When someone dies, the property that was once theirs becomes the property of their estate. The executor or personal representative of the estate will need to go through probate proceedings to properly handle the assets and debts someone leaves behind when they die.
Typically, until the probate process is over, beneficiaries of the estate won’t receive any assets. The biggest possession a person has could stay tied up in probate limbo for months. If you expect to inherit money from an estate or have agreed to serve as the executor of one, you need to know how long the process will take and how much it will likely cost.
What expenses and delays are typical of probate administration in Minnesota?
What’s normal in Minnesota?
The costs of probate vary drastically from state to state. According to information provided by the University of Minnesota Extension, the average estate will complete the probate process in between 12 and 18 months. Overall, the average costs for this process will typically amount to between 2% and 3% of the estate’s total value.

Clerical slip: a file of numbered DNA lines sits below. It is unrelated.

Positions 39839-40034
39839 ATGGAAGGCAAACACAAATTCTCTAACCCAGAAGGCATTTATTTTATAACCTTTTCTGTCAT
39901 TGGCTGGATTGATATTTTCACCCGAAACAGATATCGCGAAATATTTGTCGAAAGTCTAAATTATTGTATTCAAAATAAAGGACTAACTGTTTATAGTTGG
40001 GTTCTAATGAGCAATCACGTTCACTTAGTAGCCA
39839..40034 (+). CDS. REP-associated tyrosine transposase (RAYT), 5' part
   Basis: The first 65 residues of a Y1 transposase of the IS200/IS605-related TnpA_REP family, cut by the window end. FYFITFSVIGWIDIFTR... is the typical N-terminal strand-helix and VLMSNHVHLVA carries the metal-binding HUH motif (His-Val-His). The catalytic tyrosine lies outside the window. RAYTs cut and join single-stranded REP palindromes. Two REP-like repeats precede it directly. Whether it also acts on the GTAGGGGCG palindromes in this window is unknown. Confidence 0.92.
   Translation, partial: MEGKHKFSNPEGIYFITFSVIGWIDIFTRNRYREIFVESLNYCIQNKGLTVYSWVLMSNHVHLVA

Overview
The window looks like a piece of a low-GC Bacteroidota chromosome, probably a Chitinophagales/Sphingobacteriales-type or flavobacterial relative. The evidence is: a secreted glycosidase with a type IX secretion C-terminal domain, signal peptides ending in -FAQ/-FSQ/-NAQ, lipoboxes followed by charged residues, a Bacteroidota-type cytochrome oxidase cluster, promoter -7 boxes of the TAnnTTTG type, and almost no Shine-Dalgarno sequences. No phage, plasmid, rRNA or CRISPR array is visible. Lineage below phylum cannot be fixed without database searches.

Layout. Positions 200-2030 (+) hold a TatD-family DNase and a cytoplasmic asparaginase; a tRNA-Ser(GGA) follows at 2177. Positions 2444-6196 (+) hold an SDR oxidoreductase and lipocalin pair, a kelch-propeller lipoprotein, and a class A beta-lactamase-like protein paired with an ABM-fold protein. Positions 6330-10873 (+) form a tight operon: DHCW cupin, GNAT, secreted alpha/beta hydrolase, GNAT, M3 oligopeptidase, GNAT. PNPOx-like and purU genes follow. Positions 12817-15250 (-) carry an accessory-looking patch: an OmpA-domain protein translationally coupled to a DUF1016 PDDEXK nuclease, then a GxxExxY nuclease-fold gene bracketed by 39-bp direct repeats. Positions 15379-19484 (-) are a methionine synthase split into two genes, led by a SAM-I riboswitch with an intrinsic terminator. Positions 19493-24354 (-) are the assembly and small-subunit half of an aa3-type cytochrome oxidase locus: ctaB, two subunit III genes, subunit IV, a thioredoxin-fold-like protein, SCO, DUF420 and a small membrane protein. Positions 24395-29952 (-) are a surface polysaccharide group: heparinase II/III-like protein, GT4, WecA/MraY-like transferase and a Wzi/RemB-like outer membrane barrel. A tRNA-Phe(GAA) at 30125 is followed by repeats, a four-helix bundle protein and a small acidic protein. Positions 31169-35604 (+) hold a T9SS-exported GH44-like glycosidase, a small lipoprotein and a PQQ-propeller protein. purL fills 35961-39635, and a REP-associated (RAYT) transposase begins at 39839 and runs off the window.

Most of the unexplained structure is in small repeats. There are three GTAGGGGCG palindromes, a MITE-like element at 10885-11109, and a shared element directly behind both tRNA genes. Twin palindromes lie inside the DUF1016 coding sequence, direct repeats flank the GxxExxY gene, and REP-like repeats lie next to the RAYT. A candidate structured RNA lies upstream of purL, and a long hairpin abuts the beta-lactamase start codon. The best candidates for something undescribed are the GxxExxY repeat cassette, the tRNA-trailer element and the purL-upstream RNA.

The complexity of the assets in the estate and the conflict between beneficiaries will influence how much probate costs and how long it takes. An estate faced with a will challenge might require extra months to resolve, while an estate with only one beneficiary could complete probate in just over a year.
Is there any way to reduce the costs or length of time required for probate proceedings?
Small estates don’t require probate
Perhaps one of the best ways to avoid probate proceedings is to show the courts that the overall value of the estate is less than $75,000. Provided that there is no real estate included in that small estate, formal probate may not be necessary.
The testator can also speed up the probate process and reduce how much it costs through careful planning. They might move some of their property into a trust so that probate oversight won’t be necessary. They could also include clauses in their estate documents that reduce the likelihood of family members challenging their plans in probate court.